Is the tour operator within my budget?
Hand in hand with suitability, finding a tour operator that fits your budget is high on most people’s priority list. Before you jump in and think you’ve found a bargain be sure that you know what is included and what isn’t.
Are meals included in the tour price? The standard abbreviation used by most tour operators is ‘BLD’ to designate which meals are include each day, i.e Day 1 (LD) would mean lunch and dinner are included on day 1. Check the itinerary or website to see how many meals are included, if any. Many guided tours may also supply you with snacks and drinks whilst cycling, so if this is important to you be sure to see if it’s included in your proposed tour.
Aside from budgetary concerns, meals being included can be fantastic if you’re in a country very different from your own, with guides often helping you choose or supplying a wide variety of tastes to try during your tour. It is safe to assume that all tour operators can cater, these days, to food preferences/allergies/dietary requirements but always worth confirming.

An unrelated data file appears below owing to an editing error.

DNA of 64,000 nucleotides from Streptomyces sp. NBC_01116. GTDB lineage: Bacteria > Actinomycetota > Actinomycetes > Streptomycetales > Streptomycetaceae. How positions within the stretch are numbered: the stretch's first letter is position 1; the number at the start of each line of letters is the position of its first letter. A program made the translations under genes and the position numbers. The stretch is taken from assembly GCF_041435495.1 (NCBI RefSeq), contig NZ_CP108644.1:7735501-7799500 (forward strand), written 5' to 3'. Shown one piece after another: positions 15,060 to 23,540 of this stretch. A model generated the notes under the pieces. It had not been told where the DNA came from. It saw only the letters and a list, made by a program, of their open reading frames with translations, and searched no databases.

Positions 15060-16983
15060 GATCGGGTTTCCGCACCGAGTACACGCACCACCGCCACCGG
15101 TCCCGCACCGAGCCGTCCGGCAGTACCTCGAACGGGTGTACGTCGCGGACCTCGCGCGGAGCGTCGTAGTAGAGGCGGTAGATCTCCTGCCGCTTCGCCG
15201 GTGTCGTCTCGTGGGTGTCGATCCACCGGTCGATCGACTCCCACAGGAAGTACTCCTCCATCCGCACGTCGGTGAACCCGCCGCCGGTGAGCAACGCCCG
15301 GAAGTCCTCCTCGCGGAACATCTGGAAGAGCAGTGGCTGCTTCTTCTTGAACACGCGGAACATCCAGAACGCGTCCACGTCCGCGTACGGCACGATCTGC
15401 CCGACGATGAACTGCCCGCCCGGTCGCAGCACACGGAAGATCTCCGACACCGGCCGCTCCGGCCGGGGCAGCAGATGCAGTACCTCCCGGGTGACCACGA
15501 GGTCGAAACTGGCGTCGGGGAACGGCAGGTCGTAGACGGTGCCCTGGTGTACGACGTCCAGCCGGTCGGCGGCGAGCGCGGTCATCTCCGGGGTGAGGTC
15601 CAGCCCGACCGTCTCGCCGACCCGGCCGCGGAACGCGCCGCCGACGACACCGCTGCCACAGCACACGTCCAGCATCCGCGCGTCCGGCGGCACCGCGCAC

You’ll want to also check if bike hire is included or if you can potentially bring your own bike at no extra charge. Some operators may charge for transporting your bike case/box during the tour so something to also consider at the outset when assessing your budget. Bike rental can be included with optional extra fees for upgrades to e-bikes potentially or higher spec bikes, depending on the tour. Make sure you’ve looked at the situation with transfers/transportation within the tour. Check to see if airport transfers are included at the start and end of the tour. Some operators may provide an airport transfer but only at one time on the arrival/departure day so it would be prudent to find this out before booking your flights so that you can take advantage of the free group transfer. If you’re traveling solo, some tour operators may charge a single supplement as a compulsory measure, however, others may offer this as an optional extra, allowing you to share with someone of the same gender to save funds. For those traveling alone this is something to look out for whilst researching your options as single supplements can range from a small percentage of your tour cost to potentially doubling the cost thereby having a massive impact on your pocketbook.